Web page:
Bankers have been doing this for years. In fact, we are acting as trusted advisers only when we bring solutions to problems that clients do not yet know they have. Only then do we elevate ourselves from product pushers to true consultants.
Companies have been doing trusted-adviser training for years. Concepts such as establishing credibility and empathy with the client, asking thoughtful and provocative questions to uncover hidden as well as obvious needs, are familiar.
Once the training is complete, the challenge is to establish processes and indicators that ensure the client experience remains standard, consistent, and competitively superior. Many times these processes and indicators are developed and defined as part of an ongoing coaching process meant to reinforce the skills associated with the consultative selling process.
Which brings me back to my friend's dilemma. As he spoke about his desire to manage to the numbers, it was clear that what was being managed to were "result numbers": new clients, revenue increases in the portfolio, investment accounts sold.
All these are important to all levels of management. But by the time monthly reviews come about, the same disclaimer can be made that our investment brethren bandy about with ease -- past performance is not a guarantee of future results. Result numbers are interesting in an historical perspective but are almost worthless in managing a sales force.
As a sales manager, I couldn't care less what the results are It's history, old news. I have a contract to pay my people a certain amount for their results. Many managers make the mistake of using the compensation program as a surrogate for management. That is not the job of a compensation program.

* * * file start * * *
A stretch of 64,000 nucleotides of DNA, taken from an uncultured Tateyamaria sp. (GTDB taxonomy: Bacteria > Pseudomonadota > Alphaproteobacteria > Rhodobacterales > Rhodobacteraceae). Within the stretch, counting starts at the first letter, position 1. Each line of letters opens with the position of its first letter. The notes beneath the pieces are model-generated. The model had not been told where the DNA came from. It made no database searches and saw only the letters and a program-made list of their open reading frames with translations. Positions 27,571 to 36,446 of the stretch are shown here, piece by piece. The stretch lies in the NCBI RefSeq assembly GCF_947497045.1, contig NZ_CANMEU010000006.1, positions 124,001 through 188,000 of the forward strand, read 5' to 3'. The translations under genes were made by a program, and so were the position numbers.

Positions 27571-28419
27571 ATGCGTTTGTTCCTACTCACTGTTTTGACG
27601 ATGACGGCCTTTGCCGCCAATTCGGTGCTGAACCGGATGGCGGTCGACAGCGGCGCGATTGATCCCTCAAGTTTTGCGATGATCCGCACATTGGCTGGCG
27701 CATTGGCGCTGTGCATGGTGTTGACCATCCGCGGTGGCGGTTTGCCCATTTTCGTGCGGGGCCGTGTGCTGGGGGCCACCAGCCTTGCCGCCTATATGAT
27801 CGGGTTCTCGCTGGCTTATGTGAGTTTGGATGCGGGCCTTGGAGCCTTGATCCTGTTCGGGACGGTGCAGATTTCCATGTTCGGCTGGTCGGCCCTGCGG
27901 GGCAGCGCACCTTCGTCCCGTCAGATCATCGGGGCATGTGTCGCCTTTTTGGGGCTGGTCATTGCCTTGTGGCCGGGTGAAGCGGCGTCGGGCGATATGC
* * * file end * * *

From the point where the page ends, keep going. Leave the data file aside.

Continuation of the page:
Yes, it communicates to a sales force how valuable certain types of business are to an organization and, therefore, can send a powerful message about how the sales force may want to spend its time. But the overriding principle of management is, "manage activities and reward results." The lack of focus on activity management is what leads managers into the box my friend finds himself in today.
My advice to my friend is to take a strategic approach to sales management. Define the unique value you are going to bring to the marketplace. Define for your people what the typical client experience should look and feel like. Train your people in consulting, to make sure every salesperson understands that the sale is not about the product or the profit but exclusively about the client and the client's satisfaction with the result of the sale.
It is most important to redefine the numbers you manage to. What leading indicators of success will be reported along with the lagging indicators that we are all so familiar with? Indicators that are yours and yours alone should speak to your sales group and its unique cultural and competitive challenges.
Sure, my friend's boss will still want "the numbers." But having a thorough understanding of the specific activities and frequency of those activities that led to those numbers -- the results -- will let my friend almost predict results. And I predict he will have fewer sleepless nights.